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As the name suggests, crowdsourcing is a method of generating ideas, opinions, or micro-tasks from a group or ‘crowd’ of people, often with a shared interest. For example, Google Maps relies on its users to report traffic collisions or provide information on public transportation, such as accessibility. Meanwhile, LEGO allows fans to submit and vote on ideas for new models and Zooniverse enables researchers around the world to tap into the data-crunching skills of ‘citizen scientists'.

Usually, crowdsourcing is carried out online using websites, software tools or social media, but can include in-person events, such as hackathons.

It’s not to be confused with crowdfunding, where groups of people provide money to support a business idea or good cause.


A Short History of Crowdsourcing

Although the term ‘crowdsourcing’ is recent (allegedly it was coined in a Wired article by Jeff How during 2006), the concept has been around far longer.

In fact, one of the earliest examples of crowdsourcing comes from 1567, when King Philip II of Spain offered a cash prize for solving the issue of calculating the longitude of a vessel while at sea! This was followed by further prizes across the years, until the problem was finally cracked in 1773, following the offer of a reward by the UK government.

The next time you open a can of beans or soup, just remember that that’s down to Napoleon’s offer of 12,000 Francs to improve on food preservation in 1795. The technique used by the winner, Nicolas François Appert, still forms the basis of canning techniques today.

Fast-forward to 1884 and over 800 volunteers cataloged words for the first version of the Oxford English Dictionary. An individual could not have carried out a task of this size, but a group of individuals passionate about language were able to.

But it was in more recent times, thanks to the advent of the internet, that crowdsourcing really took off. SETI@Home was set up by the University of California in 1999, where users could install a program that scanned for signs of extraterrestrial life whilst their computer was idling. Meanwhile, Wikipedia was launched to the world in 2001 – enabling individuals to contribute their knowledge to a global source of information.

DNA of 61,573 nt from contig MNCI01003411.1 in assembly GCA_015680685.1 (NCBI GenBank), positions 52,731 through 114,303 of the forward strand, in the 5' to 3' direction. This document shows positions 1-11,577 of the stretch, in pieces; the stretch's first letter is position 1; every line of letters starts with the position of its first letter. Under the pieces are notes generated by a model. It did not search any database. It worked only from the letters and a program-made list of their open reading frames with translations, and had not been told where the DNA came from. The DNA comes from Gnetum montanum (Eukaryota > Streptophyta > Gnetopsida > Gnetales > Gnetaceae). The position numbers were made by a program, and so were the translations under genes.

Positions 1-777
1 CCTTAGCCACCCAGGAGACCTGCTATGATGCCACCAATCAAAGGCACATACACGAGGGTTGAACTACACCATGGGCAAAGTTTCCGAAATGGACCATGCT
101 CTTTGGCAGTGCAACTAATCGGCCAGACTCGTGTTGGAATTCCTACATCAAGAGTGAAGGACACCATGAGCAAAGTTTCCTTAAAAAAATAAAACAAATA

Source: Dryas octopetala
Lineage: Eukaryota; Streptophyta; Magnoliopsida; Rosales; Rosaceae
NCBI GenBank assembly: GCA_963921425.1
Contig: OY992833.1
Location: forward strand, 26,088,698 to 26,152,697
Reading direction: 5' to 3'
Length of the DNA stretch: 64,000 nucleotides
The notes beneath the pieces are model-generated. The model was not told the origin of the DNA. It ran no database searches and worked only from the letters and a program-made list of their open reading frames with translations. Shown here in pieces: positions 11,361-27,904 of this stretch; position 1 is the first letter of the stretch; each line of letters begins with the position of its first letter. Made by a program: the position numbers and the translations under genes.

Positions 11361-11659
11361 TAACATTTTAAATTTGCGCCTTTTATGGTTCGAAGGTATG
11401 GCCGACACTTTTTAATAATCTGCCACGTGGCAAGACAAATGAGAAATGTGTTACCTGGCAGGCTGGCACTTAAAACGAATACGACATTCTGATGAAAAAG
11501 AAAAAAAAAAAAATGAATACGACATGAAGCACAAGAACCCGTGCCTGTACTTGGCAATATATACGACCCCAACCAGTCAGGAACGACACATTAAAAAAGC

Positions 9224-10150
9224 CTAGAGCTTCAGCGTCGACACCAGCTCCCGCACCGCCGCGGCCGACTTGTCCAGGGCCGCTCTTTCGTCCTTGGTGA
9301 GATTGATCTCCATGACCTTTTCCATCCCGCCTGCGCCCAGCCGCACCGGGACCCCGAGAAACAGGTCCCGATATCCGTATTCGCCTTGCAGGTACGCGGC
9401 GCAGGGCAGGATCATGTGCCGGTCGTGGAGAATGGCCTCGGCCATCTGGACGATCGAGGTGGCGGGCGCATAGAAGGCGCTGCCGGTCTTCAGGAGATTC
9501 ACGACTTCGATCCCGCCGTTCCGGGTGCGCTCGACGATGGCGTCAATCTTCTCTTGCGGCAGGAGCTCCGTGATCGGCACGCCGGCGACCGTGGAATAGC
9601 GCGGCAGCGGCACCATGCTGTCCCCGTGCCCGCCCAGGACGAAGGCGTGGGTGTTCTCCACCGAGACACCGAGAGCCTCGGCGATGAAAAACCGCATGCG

What can Crowdsourcing be used for?

Crowdsourcing has become such a part of everyday life that we barely notice it – from providing reviews on travel apps to voting for new products on social media.

In the business world, some potential uses of crowdsourcing include:

  • Generating ideas
  • Problem-solving
  • Product development
  • Engaging consumers
  • Cost savings
  • Software development


Crowdsourcing for Innovation

Crowdsourcing enables companies to tap into the experience of people from across their business. So, rather than relying on a select group of individuals with a narrow view, the doors are opened wide, and companies can ask the opinions of a far more diverse group. For example, if you want to improve the processes within your manufacturing plan, why not ask the people carrying out those processes and creating your products?

According to Forbes, actively engaging individuals in crowdsourcing for innovation can improve employee engagement, as week as breaking up internal monopolies. This is especially important in the current climate, with 38% of the UK workforce looking to leave their jobs, as engagement improves employee retention.


The Advantages of Crowdsourcing

By using crowdsourcing to generate ideas, rather than more traditional techniques such as suggestion boxes, businesses can benefit from:

  • Generating more ideas – having more heads considering a problem naturally results in a greater number of suggestions.
  • Save on time and money – bringing people together digitally takes up fewer resources than having dedicated meetings and time set aside for ideation.
  • Greater diversity – not just in terms of gender, race, and disability, but also diversity of personality, job roles, and thought. Having a wider range of viewpoints will provide you with a more holistic view of solutions to your business problems.
  • Employee engagement – using collaborative tools such as innovation software enable you to tap into collaborative features, such as voting and gamification, which are designed to boost employee engagement. This, in turn, can give greater meaning to individuals’ work and improve retention.


Crowdsourcing with Hackathons

While most examples of crowdsourcing take place virtually, another method of sourcing ideas from a group is hackathons. Although hackathons can take place online, most consist of in-person events that are dedicated to solving a specific challenge or create innovations.

They provide employers with a focused session for generating ideas from a specific group of individuals and give participants the chance to network, develop their skills and enjoy the challenge of solving a problem.


Find Out More

Looking to tap into your teams’ ideas with crowdsourcing? Check out our articles on getting the most from ideas generation:


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